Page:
Daily Independent (Ashland, KY)

Food

January 13, 2014

Lee Ward: Beer and pork chops; food rituals: 1/14/14

ASHLAND — Beer experts are enjoying a variety of winter brews right now.

Yes, there is a difference between seasonal beers.

Todd Walther, beer lover and manager of Weinbach Avenue Liquor Locker in Evansville, Ind. (where they sell more than 400 beers), explained to Scripps Howard News Service what makes winter brews different.

“In the summer everything is brighter: the sun, colors, everything, so beers tend to have brighter flavors, even brighter labels,” he said. “They tend to be very citrusy, hoppy and bitter, lighter in body. As the weather and skies get darker, brewers start to use darker fruits, darker roast malts and the sugars come through. A lot of the winter stuff is sweeter and a lot of brewers are using traditional seasonings like nutmeg, coriander, darker fruits, vanilla, blackberry. You can get a good, hoppy beer in the winter, but it’s going to be different.”

Walther makes it his business to be familiar with the product he’s selling.

“I read all the information on the seasonal beers to see what the breweries are doing and putting in it, then research it more online,” he said. “A lot of people who come in know what they like, and I try to know all the beers so I can guide them to it. I personally traditionally like the fall and winter beers more than spring and summer because in spring everybody’s doing the citrus and hops; you really have to do something different with a summer beer to catch my attention. Winter beers are more diverse.”

The difference between a winter beer in general and a Christmas ale, according to Walther, is the inclusion of spices. They are also often higher in alcohol, giving a warm feeling in the throat to complement the warmth of spices and roasted malt. Winter beers with high ABV (alcohol by volume) are often referred to as “winter warmers.”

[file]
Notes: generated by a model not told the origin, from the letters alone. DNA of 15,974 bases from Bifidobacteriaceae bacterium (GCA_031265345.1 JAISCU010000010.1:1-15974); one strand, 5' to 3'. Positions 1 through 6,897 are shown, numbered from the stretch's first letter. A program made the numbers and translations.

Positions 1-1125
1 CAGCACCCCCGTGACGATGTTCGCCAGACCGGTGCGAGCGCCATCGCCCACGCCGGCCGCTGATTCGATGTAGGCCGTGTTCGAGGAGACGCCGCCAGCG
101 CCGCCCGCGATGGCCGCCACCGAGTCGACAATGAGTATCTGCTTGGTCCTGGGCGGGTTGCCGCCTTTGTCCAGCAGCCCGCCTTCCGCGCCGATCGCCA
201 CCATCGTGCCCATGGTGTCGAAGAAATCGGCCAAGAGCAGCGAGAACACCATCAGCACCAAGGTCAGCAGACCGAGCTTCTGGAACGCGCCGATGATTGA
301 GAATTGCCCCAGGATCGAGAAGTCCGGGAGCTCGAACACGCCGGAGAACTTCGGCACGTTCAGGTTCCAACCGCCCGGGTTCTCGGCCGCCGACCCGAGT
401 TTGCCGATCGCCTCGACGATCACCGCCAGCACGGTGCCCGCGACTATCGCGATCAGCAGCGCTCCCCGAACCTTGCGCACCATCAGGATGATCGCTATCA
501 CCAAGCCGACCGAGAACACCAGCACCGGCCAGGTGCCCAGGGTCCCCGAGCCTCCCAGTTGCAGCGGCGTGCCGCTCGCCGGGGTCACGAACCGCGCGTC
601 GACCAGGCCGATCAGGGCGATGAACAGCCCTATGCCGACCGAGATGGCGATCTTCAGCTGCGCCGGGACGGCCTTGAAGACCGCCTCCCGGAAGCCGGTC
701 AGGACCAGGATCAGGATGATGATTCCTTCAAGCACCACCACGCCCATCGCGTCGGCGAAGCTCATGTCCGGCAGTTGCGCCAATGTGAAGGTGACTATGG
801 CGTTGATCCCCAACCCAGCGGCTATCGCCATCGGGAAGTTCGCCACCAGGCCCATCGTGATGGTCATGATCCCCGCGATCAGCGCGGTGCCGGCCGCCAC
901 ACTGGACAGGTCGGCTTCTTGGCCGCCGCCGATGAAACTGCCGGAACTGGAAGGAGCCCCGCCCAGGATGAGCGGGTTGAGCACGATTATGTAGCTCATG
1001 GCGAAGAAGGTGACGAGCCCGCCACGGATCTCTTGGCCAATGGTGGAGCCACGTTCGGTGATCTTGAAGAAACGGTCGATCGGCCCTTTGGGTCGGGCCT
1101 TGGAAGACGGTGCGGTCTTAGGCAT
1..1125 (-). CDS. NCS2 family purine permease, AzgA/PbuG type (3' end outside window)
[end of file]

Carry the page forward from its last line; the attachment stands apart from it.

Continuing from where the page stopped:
“Whatever spices go well with a certain style will be found in the Christmas beers,” said Walther.

“Also, I’ve noticed a lot more wheat beers this winter using darker roasted malt. Shiner Holiday Cheer is a really good one.”

Christmas ales are produced in many countries, from here in the United States to Belgium and Germany.

A few of the Christmas Ales available include:

‰Shiner Holiday Cheer: A sweet and malty dunkelweizen, or dark beer, brewed with wheat. Brewed with peaches and pecans for a fruity flavor. By Spoetzl Brewery in Shiner, Texas. Walther especially appreciates this one. “When I tried it, it was one of the best beers I’d had in a year. I love it,” he said. “Peaches are an unusual fruit to use this time of year, so good on them for waiting to feature it in a winter beer.” 5.5 percent ABV

‰Corsendonk Christmas Ale: Belgian dark beer, bottle fermented, sweet with dark roasted malts and brewed with coriander. 8.5 percent ABV

‰Schlafly Christmas Ale: By Schlafly in St. Louis. Caramel malts and honey with orange peel, juniper berries, ginger, cardamom and cloves. Slightly higher alcohol at 8.0 percent ABV. Shlafly jokingly (or not so much) claims “the booze” in higher-alcohol winter beers helps “smooth the rougher edges of enjoying each others’ company” during this time of gatherings. So true.